Something we’ve been saying since 2016 is that Democrats don’t need to win back every rural county. What they have to do is show up, articulate a vision, win where they can, and squeeze the margins everywhere else. Last night in Kentucky, Governor-elect Andy Beshear drove our point home.

There’s a few ways to define rurality, but any way you slice it Kentucky is near the top. Just over 40% of the population lives in rural areas. Any candidate has to consider their path to victory as they step into a campaign. For a Democrat in Kentucky, your first step is likely knowing you can win commandingly in Fayette and Jefferson County with strong margins, netting you near 250,000 votes. To win the state, you’ll need about 500,000 more. Where do you find the rest?

Here’s how Beshear did it: He drove up urban margins, won rural counties where he could, and squeezed the margins everywhere else. He showed up, worked hard, campaigned on things people cared about, and won with just over 5,000 votes. Of course, any analysis like this doesn’t do justice to the hard work and sacrifices made by the candidate, staff, and volunteers over the course of the campaign. But Beshear and his team knew that victory was going to demand that they hold the line in those rural counties. And they did.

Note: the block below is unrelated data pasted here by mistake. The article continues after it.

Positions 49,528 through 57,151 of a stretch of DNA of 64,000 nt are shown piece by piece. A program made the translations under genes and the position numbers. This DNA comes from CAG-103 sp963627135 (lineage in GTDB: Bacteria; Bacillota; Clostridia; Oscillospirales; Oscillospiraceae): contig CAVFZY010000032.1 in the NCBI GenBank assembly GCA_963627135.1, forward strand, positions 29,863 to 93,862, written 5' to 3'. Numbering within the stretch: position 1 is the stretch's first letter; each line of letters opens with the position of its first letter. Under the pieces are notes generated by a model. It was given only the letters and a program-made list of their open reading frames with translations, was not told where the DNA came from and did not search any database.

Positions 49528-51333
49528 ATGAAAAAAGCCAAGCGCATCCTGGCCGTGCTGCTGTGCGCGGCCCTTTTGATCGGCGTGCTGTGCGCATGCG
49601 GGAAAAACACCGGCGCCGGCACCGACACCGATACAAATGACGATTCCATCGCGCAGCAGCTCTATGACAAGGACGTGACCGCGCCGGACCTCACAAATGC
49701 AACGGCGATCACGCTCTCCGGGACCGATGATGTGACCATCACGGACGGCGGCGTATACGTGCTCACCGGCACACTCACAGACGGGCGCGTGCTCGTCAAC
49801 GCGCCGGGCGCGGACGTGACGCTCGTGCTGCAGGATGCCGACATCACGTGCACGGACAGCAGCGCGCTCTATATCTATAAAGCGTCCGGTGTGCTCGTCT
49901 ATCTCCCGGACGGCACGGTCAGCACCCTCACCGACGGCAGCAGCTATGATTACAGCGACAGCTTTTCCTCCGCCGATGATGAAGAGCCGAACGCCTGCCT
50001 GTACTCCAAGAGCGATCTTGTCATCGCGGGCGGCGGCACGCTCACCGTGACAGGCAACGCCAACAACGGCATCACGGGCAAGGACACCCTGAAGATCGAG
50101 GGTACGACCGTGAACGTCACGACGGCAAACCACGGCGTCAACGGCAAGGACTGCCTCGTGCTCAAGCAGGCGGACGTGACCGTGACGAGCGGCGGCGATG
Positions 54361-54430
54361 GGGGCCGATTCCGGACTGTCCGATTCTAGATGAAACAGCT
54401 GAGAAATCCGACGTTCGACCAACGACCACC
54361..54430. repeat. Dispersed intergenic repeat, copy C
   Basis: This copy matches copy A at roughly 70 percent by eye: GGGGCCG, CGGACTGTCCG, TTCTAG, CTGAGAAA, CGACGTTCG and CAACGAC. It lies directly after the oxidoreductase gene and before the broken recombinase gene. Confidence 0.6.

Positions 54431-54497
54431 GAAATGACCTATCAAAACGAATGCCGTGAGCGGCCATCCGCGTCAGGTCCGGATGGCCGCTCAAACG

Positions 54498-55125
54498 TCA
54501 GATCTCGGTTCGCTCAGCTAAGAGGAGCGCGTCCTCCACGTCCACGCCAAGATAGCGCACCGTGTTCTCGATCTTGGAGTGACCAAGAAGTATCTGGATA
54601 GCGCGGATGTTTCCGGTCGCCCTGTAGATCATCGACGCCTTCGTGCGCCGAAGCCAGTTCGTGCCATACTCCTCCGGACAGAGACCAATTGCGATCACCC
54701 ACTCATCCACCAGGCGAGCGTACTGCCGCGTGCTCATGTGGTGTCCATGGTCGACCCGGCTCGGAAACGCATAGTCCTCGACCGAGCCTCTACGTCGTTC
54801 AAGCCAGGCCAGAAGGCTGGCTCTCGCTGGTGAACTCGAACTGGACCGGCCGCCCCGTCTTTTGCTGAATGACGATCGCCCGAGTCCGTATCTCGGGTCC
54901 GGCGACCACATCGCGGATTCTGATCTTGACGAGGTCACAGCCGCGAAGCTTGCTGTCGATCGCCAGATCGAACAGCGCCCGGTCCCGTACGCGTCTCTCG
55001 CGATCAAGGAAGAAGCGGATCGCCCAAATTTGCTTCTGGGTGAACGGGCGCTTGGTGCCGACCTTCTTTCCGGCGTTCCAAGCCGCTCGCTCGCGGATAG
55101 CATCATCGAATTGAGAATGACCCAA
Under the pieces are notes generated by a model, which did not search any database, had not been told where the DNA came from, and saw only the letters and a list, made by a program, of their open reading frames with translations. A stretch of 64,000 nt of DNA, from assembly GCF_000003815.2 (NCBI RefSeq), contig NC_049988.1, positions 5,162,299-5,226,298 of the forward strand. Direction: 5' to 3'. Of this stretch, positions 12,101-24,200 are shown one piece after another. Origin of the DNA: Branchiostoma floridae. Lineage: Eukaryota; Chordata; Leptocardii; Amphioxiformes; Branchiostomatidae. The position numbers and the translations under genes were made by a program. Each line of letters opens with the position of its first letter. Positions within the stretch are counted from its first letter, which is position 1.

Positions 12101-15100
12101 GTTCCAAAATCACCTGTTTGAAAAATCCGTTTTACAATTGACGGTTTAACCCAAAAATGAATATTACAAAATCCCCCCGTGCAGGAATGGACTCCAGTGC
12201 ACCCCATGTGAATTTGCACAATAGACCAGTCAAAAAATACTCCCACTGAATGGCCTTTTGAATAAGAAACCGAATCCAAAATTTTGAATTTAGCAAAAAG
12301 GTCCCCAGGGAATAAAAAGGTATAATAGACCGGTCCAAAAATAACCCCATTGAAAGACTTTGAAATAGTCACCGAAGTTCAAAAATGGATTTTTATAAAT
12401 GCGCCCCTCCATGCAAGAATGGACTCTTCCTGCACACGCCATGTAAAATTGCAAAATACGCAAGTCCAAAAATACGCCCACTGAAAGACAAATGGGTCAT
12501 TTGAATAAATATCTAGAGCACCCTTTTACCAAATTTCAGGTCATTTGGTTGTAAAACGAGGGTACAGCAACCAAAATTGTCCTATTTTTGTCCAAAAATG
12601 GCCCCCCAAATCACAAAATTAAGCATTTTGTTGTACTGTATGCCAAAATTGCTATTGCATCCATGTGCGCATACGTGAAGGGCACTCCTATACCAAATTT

Democrats can’t view the next round of elections as one or the other — urban voters or rural voters, the rust belt or the coastal strongholds. It has to be all of the above. In the statewide and national races ahead of us in 2020, that’s how you piece together an electoral college win and take back the Senate.